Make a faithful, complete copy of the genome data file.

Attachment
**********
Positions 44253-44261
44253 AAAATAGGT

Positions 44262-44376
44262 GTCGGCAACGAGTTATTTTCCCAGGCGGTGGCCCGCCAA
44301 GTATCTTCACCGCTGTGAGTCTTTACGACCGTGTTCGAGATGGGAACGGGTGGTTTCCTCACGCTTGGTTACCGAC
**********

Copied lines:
Positions 44253-44261
44253 AAAATAGGT

Positions 44262-44376
44262 GTCGGCAACGAGTTATTTTCCCAGGCGGTGGCCCGCCAA
44301 GTATCTTCACCGCTGTGAGTCTTTACGACCGTGTTCGAGATGGGAACGGGTGGTTTCCTCACGCTTGGTTACCGAC